Kintetic Chain Linking in Tennis
Tennis is a great illustration of the concept of kinetic linking and the kinetic chain. Kinetic linking is the coordinated activation of the segments of the body to produce the most efficient movement pattern. Sports that involve striking an object, require coordinated joint rotations occurring in a specific sequence, where power is generated from the core musculature and is transferred quickly to the appendages (Spaniol, 2012) In the case of a tennis groundstroke power is generated from push off and rotation from the foot and ankle complex, and hips is transferred through trunk, to the arm, to the racquet (Papageorgiou, 2016). Optimal timing of a leg drive, trunk rotation, upper arm elevation, forearm extension, arm internal rotation, forearm pronation, and wrist flexion will allow a tennis player to generate powerful groundstrokes.
In an inefficient kinetic chain there are often energy leaks caused by a breakdown in form. An energy leak originates from muscle imbalance, poor stability or weakness, leading to inefficient muscle recruitment. This compromises the speed of movement as other muscle groups compensate, which leads to muscular fatigue, excess stress on joints, and potential overuse injuries (Joyce & Lewindon, 2016). Common kinetic chain breakdowns in a tennis groundstroke can be caused by weak hip musculature, causing a an inadequate production of force from the push-though of the leg leading to compensations in trunk rotation, shoulder rotation, forearm pronation, and wrist flexion, or poor trunk rotation and shoulder posterior musculature causing the wrist and elbow to drive acceleration (Roetert, Kovacs, Knudson, & Groppel, 2009). These kinetic chain leakages increase strain on the elbow in the case of ground strokes. The elbow functions as the transfer site of the kinetic energy of the body and the racquet. Ground strokes that do not maximize the kinetic link increase stresses at the elbow and can be a factor in tendinopathy of the elbow, specifically tennis elbow (lateral epicondylitis).
A good assessment of kinetic chain linkage for tennis groundstrokes would be a side medicine ball throw. This assessment should be included in a full screening of tennis players participating in a strength and conditioning program. Ikeda, Kijima, Kawabata, Fuchimoto, and Ito (2006) found the side medicine ball throw test to be a reliable indicator of explosive power. In the assessment the athlete starts with a light medicine ball (2-5 kg) in a standing position, with the feet slightly apart and facing the direction the ball is to be thrown. The hands grip the ball, and the ball is extended in front of the athlete by the arms. To begin the athlete swings the ball behind them by rotating the trunk and hips back, and then swung back quickly while extending the arms and shoulder and releasing the ball near the top of the shoulders. The athlete should be encouraged to use their back, arms, and legs to generate the most force. This test should be performed on both the right and left side to measure any significant power differences in the sides. The distance should be measured from the athlete from where the ball lands and be used as a benchmark for progress. During the test the coach should look for adequate trunk rotation, drive through the hip, letting the ball go at the right point, and sequencing of the legs, torso and arms (Team SKLZ, 2012). The test is especially good for tennis because a well executed side medicine ball throw follows the same kinetic linking pattern as a ground stroke.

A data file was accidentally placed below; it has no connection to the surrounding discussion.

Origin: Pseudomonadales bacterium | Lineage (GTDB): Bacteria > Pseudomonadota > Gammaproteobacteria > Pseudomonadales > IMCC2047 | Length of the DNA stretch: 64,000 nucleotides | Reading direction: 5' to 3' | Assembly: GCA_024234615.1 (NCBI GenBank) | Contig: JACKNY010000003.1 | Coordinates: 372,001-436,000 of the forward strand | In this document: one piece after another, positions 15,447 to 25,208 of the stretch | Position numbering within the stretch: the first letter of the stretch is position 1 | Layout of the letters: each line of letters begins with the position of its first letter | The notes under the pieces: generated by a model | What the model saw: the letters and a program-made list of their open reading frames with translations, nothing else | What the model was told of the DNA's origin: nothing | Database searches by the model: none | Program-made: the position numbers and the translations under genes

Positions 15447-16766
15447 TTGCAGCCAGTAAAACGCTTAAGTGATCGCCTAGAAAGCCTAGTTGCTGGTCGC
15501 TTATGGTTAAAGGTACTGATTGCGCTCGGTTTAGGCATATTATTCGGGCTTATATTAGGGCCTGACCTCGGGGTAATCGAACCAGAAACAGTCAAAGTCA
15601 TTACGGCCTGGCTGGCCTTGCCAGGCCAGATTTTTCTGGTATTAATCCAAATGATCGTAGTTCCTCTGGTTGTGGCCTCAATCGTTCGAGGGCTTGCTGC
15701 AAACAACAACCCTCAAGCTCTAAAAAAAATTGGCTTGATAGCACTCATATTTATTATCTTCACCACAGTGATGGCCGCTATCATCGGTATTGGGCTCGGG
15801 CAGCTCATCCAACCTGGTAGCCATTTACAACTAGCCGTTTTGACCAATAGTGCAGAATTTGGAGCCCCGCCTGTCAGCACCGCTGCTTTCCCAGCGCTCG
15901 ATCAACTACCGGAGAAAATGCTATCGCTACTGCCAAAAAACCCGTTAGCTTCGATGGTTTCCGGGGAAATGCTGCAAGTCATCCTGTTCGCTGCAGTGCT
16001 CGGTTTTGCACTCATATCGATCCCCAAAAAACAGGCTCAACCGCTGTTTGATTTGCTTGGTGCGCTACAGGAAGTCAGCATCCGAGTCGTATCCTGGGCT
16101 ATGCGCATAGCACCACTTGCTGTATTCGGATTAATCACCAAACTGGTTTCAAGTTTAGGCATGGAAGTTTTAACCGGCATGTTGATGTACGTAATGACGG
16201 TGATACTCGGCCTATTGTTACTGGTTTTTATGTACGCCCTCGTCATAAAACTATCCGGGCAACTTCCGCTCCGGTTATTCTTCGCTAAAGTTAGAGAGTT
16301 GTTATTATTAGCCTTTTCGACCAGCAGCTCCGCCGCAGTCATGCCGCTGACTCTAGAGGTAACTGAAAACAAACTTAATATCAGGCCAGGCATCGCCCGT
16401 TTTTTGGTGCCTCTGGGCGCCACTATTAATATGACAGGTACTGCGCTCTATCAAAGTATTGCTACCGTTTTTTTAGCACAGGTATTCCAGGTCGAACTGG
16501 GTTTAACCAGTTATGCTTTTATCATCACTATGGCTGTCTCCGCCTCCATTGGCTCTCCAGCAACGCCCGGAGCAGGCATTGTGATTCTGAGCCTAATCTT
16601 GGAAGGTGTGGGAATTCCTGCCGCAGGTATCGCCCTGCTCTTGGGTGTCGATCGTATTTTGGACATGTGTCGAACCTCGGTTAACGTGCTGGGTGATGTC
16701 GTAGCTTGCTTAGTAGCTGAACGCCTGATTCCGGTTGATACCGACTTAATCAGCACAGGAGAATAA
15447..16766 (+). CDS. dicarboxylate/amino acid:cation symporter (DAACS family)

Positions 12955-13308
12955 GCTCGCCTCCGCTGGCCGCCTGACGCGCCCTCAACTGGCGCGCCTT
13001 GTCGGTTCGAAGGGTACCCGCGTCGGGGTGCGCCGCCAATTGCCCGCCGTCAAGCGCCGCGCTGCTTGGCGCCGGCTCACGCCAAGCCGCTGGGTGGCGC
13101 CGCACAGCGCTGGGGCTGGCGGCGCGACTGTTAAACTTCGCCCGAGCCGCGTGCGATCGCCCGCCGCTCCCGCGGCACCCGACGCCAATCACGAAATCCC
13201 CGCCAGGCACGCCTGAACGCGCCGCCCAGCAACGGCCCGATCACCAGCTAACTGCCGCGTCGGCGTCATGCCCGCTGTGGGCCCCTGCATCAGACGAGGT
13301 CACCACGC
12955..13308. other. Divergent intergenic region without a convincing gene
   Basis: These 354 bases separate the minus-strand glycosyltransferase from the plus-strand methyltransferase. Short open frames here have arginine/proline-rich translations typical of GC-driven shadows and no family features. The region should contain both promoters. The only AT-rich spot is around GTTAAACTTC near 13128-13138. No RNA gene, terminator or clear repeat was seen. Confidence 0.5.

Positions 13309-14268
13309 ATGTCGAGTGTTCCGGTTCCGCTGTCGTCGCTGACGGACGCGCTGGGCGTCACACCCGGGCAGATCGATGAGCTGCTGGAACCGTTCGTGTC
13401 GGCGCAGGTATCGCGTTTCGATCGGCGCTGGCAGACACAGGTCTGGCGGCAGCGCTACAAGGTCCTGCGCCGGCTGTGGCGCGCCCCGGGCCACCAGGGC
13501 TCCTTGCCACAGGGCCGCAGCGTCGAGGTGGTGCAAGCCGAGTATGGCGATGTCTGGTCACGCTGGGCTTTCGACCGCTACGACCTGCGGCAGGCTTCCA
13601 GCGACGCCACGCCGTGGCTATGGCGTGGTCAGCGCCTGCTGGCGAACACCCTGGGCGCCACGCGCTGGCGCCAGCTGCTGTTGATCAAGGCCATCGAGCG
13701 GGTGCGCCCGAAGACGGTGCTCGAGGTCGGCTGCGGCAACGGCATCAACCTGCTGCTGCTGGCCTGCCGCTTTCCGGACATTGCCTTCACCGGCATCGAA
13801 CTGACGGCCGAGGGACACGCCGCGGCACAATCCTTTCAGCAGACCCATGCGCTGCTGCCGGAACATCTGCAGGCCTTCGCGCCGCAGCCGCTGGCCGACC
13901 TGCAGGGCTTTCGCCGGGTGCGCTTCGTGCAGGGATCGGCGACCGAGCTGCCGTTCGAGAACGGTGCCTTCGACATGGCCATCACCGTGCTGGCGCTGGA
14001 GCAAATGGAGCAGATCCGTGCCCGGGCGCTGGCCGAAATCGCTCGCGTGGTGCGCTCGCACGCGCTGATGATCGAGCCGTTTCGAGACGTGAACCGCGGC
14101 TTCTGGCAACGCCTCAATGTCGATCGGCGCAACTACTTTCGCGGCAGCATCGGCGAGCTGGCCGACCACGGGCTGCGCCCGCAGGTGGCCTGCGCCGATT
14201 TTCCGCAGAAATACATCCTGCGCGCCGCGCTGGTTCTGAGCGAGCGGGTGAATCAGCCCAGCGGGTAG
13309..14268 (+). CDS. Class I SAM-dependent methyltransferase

To fix an energy leak in the kinetic chain caused by weak hip musculature causing inadequate push though in the ground stroke the athlete can perform glute bridges. The glute bridge strengthens the posterior hip musculature, specifically the gluteals, hamstrings, and lower back (Verstegen & Williams, 2005). The athlete lies down to with knees bent, and drives up through the heels lifting the hips off the ground until the knees, hips, and shoulders form a straight line. To address an energy leak caused by poor trunk rotation, the athlete should adopt a rotational training method. Incorporating side medicine ball throws would transfer to tennis and teach the athlete how to transfer energy efficiently from the legs, trunk, and arms (Team SKLZ,2012). Lastly to address a leakage caused by weak posterior shoulders, the athlete can perform physio ball ys. This exercise strengthens the rotator cuffs, upper back, and by performing it on physio ball challenges core stability (Verstegen & Williams, 2005). To perform the exercise the athlete lies supine on a physio-ball, with their arms in front in a “y” position, and raises the arms. The athlete should start with no weight, and gradually increase the resistance to a light load.
keda, Y., Kijima, K., Kawabata, K., Fuchimoto, T., & Ito, A. (2006). Relationship between side medicine-ball throw performance and physical ability for male and female athletes. European Journal of Applied Physiology, 99(1), 47-55.
Joyce, D., & Lewindon, D. (2016). Sports Injury Prevention and Rehabilitation: Integrating medicine and science for performance solutions. Londres: Routledge.
Papageorgiou, K. G. (2016). An analysis of the kinetic chain model in forehand drive.Medicine and Science in Tennis, 21(2), 22-27.
Roetert, E. P., Kovacs, M., Knudson, D., & Groppel, J. L. (2009). Biomechanics of the tennis groundstrokes: Implications for strength training. Strength and Conditioning Journal, 31(4), 41-49.
Spaniol, F. J. (2012). Striking skills. Strength and Conditioning Journal, 34(6), 57-60.
Team SKLZ. (2012, July 18). Medicine ball perpendicular throw [Video file]. Retrieved from https://www.youtube.com/watch?v=qi2_4KDmn-E
Verstegen, M., & Williams, P. (2005). Core performance: The revolutionary workout program to transform your body and your life. Emmaus, PA: Rodale.